FATHER Chris Riley, the latest face in the clubs’ campaign to block pokies reform, accepted $50,000 for a youth centre operated by his charity from Len Ainsworth, the founder of Australia’s largest gaming machine company, Aristocrat Leisure.
Father Riley’s charity, Youth Off The Streets, also appears to have a longstanding connection with the Ainsworths – Mr Ainsworth’s daughter-in-law, Anna Ainsworth, has been on the board of the charity since 2002 and was its chairwoman from 2008 until early this year.
Like many charities, Youth Off The Streets also receives funding made available by clubs – $122,325 in 2011.
But Father Riley’s decision this week to publicly back Clubs Australia’s efforts to block the introduction of mandatory pre-commitment has prompted swift condemnation from churches, politicians and other groups who are advocating poker machine reform.
The chairman of the Australian Churches Gambling Taskforce, Tim Costello, said Father Riley was ”conflicted” because his organisation accepted money from the clubs, including the Bankstown Sports Club.
”If you take the dollar and be their face, you have to explain that conflict.”
The independent MP Andrew Wilkie, who has demanded the reforms in return for supporting the government, concurred.
”He is being paid by the industry,” he said.
The No Pokies senator, Nick Xenophon, said Father Riley had ”bought the poker machine lobby’s lies hook line and sinker”.
The Education Minister, Peter Garrett, one of the few Labor MPs in the firing line prepared to hit back at the clubs, took issue with Father Riley’s claim that counselling and education were adequate safeguards.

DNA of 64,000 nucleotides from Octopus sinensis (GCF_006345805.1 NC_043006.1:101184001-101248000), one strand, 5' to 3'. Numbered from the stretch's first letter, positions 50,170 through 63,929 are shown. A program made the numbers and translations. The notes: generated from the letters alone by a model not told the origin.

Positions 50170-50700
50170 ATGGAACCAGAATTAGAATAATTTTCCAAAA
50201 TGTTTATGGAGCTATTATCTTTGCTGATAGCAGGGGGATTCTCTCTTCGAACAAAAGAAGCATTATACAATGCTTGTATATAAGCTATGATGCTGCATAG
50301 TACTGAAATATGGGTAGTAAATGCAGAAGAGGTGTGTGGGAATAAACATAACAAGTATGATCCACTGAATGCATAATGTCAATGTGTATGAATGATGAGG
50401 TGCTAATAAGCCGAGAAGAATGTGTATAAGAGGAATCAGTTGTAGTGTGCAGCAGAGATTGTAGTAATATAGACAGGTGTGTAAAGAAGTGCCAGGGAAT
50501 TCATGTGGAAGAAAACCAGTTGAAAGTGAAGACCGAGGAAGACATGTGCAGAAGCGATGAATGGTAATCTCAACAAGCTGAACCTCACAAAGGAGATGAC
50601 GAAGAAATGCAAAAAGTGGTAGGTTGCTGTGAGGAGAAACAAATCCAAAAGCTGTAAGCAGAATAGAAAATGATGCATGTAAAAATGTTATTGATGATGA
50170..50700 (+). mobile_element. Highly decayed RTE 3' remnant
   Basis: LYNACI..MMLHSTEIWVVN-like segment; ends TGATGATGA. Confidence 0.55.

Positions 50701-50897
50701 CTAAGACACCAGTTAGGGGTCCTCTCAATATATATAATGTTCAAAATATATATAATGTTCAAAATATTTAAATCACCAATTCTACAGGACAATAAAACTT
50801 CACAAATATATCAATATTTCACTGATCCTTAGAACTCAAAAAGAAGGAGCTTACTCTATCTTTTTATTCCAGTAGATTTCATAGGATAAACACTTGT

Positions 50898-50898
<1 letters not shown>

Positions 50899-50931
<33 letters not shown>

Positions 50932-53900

Mr Garrett said problem gambling was a scourge in his electorate of Kingsford Smith.
But other backbenchers, who oppose Mr Wilkie’s demand and want a trial first, were buoyed by Father Riley’s stance and said Mr Wilkie should negotiate because the numbers did not exist in the House of Representatives to pass necessary legislation by his May 31 deadline.
Father Riley said his stance was about standing up to Mr Wilkie.
”I think the most important thing for me is the randomness of policies, which frustrates me; that a minority incumbent has the incredible power to make such a big decision against pubs and clubs, and I just don’t think that’s fair,” he said.
”At the end of the day it’s not about gambling for me,” Father Riley said. ”Its about … an independent who holds a government … to ransom.”
The Catholic Social Services Australia executive director, Paul O’Callaghan, said Father Riley’s stance was disappointing given the evidence that showed counselling alone was not enough to deal with problem gambling.
”It’s unfortunate perhaps that Father Riley had come out in this way linked so directly to the clubs’ position, because obviously the clubs have a particular commercial interest in this.”
Father Riley told the Herald he briefly met Mr Ainsworth the first time at the opening of the charity’s new $7.2 million youth centre last week.
He said the relationship with Mr Ainsworth was fostered by the former MP Tony Stewart, the chairman of Youth Off The Streets’ overseas relief fund, rather than Anna Ainsworth.
”He made a $50,000 donation to our Macquarie Fields youth centre through his own charity, I believe, and that’s the first time he’s ever been involved with us,” Father Riley said.
He said he had ”never” had any involvement with the gaming companies associated with the Ainsworth family. But a 2010 Youth Off The Streets newsletter thanks Aristocrat among the corporate partners helping to bring ”much needed Christmas cheer” to youth in 2009.
Mrs Ainsworth referred queries back to the charity.